Toyota has pulled out all the stops to come up with the new Aygo X, giving its city car an SUV-inspired flavour, a new platform and revamped tech, despite it occupying a segment where rivals are dwindling fast. The result is a far more accomplished model than before, but thanks to inheriting its forebear’s lacklustre engine and cramped rear seats, it’s short of scoring top marks.
Approach the new Toyota Aygo X, and it’s difficult to grasp exactly what you’re dealing with. It looks undeniably fresh – the pert proportions and chunky plastic body protection are striking in the right ways, but there’s still some familiarity. The Aygo X draws clear inspiration from its predecessor.
The new car has the same 1.0-litre three-cylinder engine as the outgoing Aygo, too, but it rides on a new GA-B platform, and there won’t be any siblings from Citroen or Peugeot. So, is this the simple, affordable city car we need before EVs take hold?
Despite other makers abandoning city cars, Toyota hopes that the X’s SUV-inspired twist will draw in buyers. The basic Pure starts from £14,795 – £875 more than the Aygo – and has Android Auto, Apple CarPlay, a rear camera and a seven-inch touchscreen.
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For an extra £1,700, the Aygo X Edge gets 18-inch wheels and an eight-inch screen, while top-spec Exclusive is equipped with wireless phone connectivity, LED lights and a nine-inch display with nav for £17,715.
Inside, the design is attractive if not full of flair, even with some flashes of colour. Hard plastics make up the majority of the cabin, but these feel durable rather than overly cheap, and there’s a set of physical climate controls, which are more intuitive than a touchscreen solution.
That pumped-up body isn’t just for show, either. With 125mm of extra width, the Aygo X is noticeably roomier than the Aygo in the front, although rear-seat occupants aren’t so lucky. Despite the wheelbase growing by 90mm, rear legroom is similar to the previous version, and it’s tight.
Toyota claims that few Aygo owners carry four passengers, so it utilised the car’s extra length to create a bigger boot instead. At 231 litres, it’s a useful 60 litres larger than before, although we’d have sacrificed some load space for more usable rear seats.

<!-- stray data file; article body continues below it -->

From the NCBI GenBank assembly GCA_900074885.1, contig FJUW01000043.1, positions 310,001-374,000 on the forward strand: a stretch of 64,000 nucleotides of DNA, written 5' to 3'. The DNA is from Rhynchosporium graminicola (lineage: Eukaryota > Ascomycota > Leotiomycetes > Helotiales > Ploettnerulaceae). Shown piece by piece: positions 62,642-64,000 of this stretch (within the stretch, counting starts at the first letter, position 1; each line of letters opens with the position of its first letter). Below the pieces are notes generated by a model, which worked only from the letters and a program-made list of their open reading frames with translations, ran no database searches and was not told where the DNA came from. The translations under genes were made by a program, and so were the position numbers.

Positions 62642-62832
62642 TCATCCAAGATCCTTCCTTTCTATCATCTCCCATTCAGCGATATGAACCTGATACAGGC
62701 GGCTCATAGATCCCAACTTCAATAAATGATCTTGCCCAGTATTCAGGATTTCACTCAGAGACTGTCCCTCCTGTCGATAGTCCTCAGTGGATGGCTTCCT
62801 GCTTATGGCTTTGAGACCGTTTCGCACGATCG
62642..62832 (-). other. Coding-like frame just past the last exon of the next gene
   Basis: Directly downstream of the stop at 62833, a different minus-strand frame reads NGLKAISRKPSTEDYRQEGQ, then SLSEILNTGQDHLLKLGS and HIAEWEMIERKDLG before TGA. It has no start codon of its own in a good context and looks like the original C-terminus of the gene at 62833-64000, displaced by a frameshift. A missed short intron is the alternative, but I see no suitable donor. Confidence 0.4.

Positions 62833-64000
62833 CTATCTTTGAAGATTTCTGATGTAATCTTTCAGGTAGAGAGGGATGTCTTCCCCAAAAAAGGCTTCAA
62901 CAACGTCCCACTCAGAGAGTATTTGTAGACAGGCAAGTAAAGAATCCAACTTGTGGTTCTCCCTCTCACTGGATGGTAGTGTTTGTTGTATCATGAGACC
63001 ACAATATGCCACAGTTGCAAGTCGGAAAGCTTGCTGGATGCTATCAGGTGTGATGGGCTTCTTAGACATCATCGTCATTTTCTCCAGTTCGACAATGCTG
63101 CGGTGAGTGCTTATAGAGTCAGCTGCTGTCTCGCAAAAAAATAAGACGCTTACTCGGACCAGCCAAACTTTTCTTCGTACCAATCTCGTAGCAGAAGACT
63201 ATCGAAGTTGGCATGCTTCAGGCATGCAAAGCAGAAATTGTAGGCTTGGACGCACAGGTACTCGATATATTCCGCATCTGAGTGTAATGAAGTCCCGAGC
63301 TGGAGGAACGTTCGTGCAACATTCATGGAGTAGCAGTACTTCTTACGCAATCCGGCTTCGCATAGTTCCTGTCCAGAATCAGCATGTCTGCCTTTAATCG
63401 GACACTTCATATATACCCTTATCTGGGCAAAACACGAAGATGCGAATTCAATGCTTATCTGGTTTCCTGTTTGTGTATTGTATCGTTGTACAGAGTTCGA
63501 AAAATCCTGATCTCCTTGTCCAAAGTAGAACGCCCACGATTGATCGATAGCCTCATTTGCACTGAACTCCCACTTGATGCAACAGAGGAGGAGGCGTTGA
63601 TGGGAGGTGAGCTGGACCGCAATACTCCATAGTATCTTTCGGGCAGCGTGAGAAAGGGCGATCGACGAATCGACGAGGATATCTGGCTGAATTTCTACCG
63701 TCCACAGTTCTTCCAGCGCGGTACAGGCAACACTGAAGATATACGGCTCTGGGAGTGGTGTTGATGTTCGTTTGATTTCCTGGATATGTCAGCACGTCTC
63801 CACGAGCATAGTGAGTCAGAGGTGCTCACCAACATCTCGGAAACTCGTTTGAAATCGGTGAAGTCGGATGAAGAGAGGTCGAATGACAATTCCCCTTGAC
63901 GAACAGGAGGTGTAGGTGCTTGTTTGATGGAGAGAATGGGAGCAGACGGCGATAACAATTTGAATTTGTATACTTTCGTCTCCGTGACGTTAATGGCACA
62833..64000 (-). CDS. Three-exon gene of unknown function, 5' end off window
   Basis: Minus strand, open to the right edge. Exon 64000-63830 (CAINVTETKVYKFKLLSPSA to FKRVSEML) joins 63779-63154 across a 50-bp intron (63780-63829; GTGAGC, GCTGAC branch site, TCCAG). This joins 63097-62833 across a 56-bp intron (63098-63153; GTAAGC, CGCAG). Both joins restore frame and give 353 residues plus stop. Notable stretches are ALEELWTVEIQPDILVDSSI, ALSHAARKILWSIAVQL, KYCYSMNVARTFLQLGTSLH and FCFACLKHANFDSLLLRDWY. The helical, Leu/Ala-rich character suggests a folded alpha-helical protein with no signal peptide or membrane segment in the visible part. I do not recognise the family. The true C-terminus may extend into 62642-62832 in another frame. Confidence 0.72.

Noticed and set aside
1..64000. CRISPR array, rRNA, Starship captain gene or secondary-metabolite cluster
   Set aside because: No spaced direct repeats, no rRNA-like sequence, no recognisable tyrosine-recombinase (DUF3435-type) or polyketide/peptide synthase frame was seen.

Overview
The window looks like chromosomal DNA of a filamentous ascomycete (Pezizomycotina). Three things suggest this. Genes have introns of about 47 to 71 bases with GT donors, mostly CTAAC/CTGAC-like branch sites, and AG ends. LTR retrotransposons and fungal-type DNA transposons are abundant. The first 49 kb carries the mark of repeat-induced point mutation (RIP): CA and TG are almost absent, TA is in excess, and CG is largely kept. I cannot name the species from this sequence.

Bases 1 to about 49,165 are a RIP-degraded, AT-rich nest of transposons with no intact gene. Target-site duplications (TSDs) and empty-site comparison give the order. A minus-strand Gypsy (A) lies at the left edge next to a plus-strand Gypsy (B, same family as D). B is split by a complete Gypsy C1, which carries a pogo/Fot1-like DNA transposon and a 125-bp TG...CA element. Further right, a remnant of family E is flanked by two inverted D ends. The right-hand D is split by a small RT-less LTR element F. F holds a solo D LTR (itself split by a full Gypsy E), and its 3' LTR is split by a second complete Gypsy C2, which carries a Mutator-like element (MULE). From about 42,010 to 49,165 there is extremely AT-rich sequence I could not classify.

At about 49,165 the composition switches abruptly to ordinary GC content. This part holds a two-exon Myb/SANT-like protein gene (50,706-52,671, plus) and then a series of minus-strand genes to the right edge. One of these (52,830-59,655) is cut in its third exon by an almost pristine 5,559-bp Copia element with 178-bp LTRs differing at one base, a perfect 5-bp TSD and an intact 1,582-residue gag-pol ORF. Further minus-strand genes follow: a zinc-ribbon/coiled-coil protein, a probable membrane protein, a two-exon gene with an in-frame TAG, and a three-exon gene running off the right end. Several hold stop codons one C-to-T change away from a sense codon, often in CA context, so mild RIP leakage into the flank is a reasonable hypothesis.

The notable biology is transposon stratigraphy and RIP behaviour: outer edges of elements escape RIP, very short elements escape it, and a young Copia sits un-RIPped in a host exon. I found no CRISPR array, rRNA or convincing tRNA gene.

On the move it’s difficult to ignore the thrum of the three-cylinder motor. It’s not too intrusive, but with just 71bhp and 93Nm of torque, pulling away needs a fair few revs, sending vibrations through the chassis. A hybrid set-up would be more relaxing, but it would compromise packaging and price.
Darting through traffic, the Aygo X’s light steering makes it easy to place – although the view behind is scuppered by thick C-pillars. Pick up speed and the engine is happier, but the lack of punch means that you can find yourself in the wrong gear, prompting you to work the transmission.
A five-speed manual gearbox comes as standard, but a CVT auto is available for an extra £1,100. Making progress in town is far less taxing with the CVT, but it’s also noisier.
Toyota claims 58.8mpg and 110g/km of CO2 for our manual model, but we averaged a less than stellar 48.3mpg on our test drive, albeit through a challenging mix of roads. And it’s over lumpy tarmac where the Aygo X puts clear distance between itself and its predecessor. It soaks up rough surfaces impressively for a small car, with the new platform adding a dose of civility to the driving experience. It’s not serene or unflappable, but the Aygo X isolates impacts and bumps relatively well.
Turn into a corner and the higher ride height can be felt with a degree of body roll, but the handling is tidy and predictable. There’s little sense of connection through the steering, but it’s accurate enough, helping in its natural environment.
The Aygo X is fitted with several driver-assistance systems typically found on bigger cars, such as adaptive cruise control, pedestrian and cyclist detection, road-sign recognition and automatic high beam. These help boost safety, accounting for some of the modest price increase, too.
With more grown-up dynamics, a better tech suite and a bigger boot, the Aygo X is more well rounded than the car it replaces, but it’s not without fault. Even so, it remains a compelling city car in a class where rivals are increasingly thin on the ground.
|Model:||Toyota Aygo X 1.0 VVT-i Exclusive|
|Engine:||1.0-litre 3cyl petrol|
|Transmission:||Five-speed manual, front-wheel drive|